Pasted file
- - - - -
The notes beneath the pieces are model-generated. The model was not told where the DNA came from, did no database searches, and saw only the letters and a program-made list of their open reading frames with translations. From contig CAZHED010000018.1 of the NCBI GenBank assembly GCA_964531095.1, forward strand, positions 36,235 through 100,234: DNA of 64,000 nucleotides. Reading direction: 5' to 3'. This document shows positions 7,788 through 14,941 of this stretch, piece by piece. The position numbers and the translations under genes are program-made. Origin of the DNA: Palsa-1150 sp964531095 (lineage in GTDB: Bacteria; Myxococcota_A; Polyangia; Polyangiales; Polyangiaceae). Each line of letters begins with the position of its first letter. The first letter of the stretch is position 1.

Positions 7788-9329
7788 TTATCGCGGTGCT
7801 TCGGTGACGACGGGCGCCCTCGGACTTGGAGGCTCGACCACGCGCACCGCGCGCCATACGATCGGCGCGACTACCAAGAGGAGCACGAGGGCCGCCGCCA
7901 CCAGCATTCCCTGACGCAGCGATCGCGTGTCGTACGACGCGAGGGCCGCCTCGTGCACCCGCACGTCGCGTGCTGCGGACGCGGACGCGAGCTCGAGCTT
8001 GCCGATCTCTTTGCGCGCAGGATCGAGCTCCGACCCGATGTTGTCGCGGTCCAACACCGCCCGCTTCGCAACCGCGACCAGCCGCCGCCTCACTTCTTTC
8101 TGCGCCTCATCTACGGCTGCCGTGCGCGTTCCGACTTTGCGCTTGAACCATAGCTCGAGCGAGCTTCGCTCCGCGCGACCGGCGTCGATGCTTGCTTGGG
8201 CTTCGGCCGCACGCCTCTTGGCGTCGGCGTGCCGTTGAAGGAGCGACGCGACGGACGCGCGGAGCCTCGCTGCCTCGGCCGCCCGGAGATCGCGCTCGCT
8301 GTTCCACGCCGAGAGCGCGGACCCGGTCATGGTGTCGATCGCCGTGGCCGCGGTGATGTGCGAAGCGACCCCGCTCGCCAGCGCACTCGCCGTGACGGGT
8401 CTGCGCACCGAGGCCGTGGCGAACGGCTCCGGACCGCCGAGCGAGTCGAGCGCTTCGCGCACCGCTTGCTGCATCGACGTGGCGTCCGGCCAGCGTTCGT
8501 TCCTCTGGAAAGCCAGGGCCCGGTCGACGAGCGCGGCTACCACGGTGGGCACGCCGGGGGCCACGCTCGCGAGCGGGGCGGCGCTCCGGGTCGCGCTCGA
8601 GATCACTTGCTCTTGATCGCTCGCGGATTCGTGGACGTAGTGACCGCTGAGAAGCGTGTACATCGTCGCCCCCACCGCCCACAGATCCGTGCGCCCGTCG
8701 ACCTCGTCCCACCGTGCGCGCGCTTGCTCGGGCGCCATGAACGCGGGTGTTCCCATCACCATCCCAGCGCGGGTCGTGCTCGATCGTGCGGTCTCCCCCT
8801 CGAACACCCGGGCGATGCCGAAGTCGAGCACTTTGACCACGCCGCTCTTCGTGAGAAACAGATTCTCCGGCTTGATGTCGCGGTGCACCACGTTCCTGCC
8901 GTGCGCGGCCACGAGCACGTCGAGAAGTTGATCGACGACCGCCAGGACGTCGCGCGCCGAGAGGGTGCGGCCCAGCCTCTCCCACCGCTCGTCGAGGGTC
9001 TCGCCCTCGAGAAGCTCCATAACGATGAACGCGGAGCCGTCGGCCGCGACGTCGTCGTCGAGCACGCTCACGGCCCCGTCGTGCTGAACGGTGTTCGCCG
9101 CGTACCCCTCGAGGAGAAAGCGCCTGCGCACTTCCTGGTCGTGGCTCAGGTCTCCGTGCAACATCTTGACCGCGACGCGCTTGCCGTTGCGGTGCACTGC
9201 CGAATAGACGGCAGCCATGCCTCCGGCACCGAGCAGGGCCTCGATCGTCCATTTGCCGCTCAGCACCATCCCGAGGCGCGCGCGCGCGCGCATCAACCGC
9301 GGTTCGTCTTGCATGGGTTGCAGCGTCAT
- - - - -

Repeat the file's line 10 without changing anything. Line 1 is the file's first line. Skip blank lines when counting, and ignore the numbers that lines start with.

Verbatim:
8401 CTGCGCACCGAGGCCGTGGCGAACGGCTCCGGACCGCCGAGCGAGTCGAGCGCTTCGCGCACCGCTTGCTGCATCGACGTGGCGTCCGGCCAGCGTTCGT